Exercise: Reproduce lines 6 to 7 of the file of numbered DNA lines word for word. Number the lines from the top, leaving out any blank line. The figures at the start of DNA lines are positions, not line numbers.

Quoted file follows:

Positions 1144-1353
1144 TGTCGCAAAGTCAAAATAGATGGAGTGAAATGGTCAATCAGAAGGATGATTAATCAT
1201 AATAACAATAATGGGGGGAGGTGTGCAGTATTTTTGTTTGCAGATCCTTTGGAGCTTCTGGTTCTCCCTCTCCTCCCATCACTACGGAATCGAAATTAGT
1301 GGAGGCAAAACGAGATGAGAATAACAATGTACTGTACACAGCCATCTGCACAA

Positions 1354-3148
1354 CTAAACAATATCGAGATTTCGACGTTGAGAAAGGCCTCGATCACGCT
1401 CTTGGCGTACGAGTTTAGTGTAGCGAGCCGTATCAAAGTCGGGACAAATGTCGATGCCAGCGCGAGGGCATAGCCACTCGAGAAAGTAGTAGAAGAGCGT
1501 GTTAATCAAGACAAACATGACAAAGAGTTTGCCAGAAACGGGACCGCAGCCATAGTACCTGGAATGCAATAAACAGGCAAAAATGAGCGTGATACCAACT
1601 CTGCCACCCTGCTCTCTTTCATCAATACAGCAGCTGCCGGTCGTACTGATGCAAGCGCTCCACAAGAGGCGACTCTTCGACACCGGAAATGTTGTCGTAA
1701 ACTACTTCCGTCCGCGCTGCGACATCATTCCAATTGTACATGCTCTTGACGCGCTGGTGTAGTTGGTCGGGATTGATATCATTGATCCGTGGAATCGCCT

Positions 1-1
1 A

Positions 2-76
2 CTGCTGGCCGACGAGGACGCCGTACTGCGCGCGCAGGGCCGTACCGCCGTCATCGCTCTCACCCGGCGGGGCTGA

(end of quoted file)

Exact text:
1354 CTAAACAATATCGAGATTTCGACGTTGAGAAAGGCCTCGATCACGCT
1401 CTTGGCGTACGAGTTTAGTGTAGCGAGCCGTATCAAAGTCGGGACAAATGTCGATGCCAGCGCGAGGGCATAGCCACTCGAGAAAGTAGTAGAAGAGCGT